The boards of the both companies have reportedly approved the deal, according to CNBC. The deal would give Sprint $8 billion in exchange for stock directly from the company, while $12 billion will be used to buy from stockholders.
The offered price per share during the time of the negotiations was reportedly $7.30 or a 27 percent premium over the carrier’s closing stock price last Friday of $5.73.
Sprint is yet to give any official comment about the supposed deal.
The U.S. wireless carrier had previously announced that it was in a discussion with Softbank about a possible investment opportunity the company needs badly.
Softbank’s assist will boost Sprint’s financial quagmire. Sprint posted a $1.73 billion loss during the second quarter and it expects to report another operating loss during the third quarter. Observers think that the combined resources of Sprint and Softbank can benefit the customers in general as it would mean better variety of phones, better service, and more competitive plans. This would also add a more robust competition in the industry as Sprint rivals with T-Mobile USA, AT&T, and Verizon Wireless.
The move by Softbank is, so far, the second majority acquisition in the industry. Deutsche Telekom announced this early October that it is planning to purchase Metro PCS and merge with T-Mobile USA. After the announcement, Sprint also announced its intention to bid for MetroPCS and merger with T-Mobile.
Enjoying 30.5 million subscribers, Softbank is one of the biggest wireless carriers in Japan. The company is said to have 2.3 billion in capital, according to its corporate website.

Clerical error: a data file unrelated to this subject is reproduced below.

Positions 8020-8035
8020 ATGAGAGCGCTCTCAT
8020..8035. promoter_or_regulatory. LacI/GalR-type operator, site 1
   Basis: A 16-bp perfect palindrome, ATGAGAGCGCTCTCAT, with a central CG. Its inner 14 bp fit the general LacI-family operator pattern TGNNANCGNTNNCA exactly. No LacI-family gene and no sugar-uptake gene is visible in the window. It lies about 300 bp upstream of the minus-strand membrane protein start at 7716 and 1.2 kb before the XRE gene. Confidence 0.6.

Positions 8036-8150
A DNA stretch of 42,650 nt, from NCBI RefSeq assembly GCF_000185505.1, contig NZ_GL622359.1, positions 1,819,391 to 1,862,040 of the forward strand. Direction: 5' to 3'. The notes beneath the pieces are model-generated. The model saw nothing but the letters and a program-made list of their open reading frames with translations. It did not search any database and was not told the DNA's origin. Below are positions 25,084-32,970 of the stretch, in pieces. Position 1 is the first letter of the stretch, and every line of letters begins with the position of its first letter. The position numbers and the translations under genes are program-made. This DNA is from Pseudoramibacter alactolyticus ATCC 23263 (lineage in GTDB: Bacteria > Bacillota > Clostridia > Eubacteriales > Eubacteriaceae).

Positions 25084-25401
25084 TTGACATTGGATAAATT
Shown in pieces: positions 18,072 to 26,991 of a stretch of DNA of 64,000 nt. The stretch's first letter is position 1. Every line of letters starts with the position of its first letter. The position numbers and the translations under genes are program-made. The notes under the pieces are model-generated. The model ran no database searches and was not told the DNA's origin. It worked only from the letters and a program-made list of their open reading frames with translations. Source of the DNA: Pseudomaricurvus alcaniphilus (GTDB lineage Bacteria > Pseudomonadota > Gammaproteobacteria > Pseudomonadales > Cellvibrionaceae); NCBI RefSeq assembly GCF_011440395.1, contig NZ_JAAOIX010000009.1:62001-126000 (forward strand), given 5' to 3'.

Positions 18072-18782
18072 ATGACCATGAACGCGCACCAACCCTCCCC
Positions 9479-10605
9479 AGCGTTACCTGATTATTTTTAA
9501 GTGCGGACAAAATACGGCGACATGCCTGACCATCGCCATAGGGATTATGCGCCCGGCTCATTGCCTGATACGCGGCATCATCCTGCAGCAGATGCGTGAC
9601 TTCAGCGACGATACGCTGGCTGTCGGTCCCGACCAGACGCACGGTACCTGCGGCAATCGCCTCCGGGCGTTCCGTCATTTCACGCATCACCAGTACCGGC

The deal with Sprint is yet to be finalized by both companies according to people familiar with the case. However, there are possible challenges that they may encounter including a U.S. government approval that is necessary if a foreign firm wants to acquire a business with national-security implications.
The investment from Softbank follows Sprint’s disastrous acquisition of Nextel in 2005. Currently, Sprint is still struggling to compete with AT&T and Verizon, which own the big bulk of the industry’s customer base.
Sprint is also poised to take control of Clearwire Corp., a financially weak wireless network that Sprint owns a large stake, people familiar with the case said.
Dan Heese, Sprint’s CEO, said that his company needs to reach significant deals to make it stronger to compete in the wireless business.
On the other hand, buying 70% of Sprint is a golden opportunity for Softbank Chief Executive Masayoshi Son to buy other businesses in the United States wireless industry.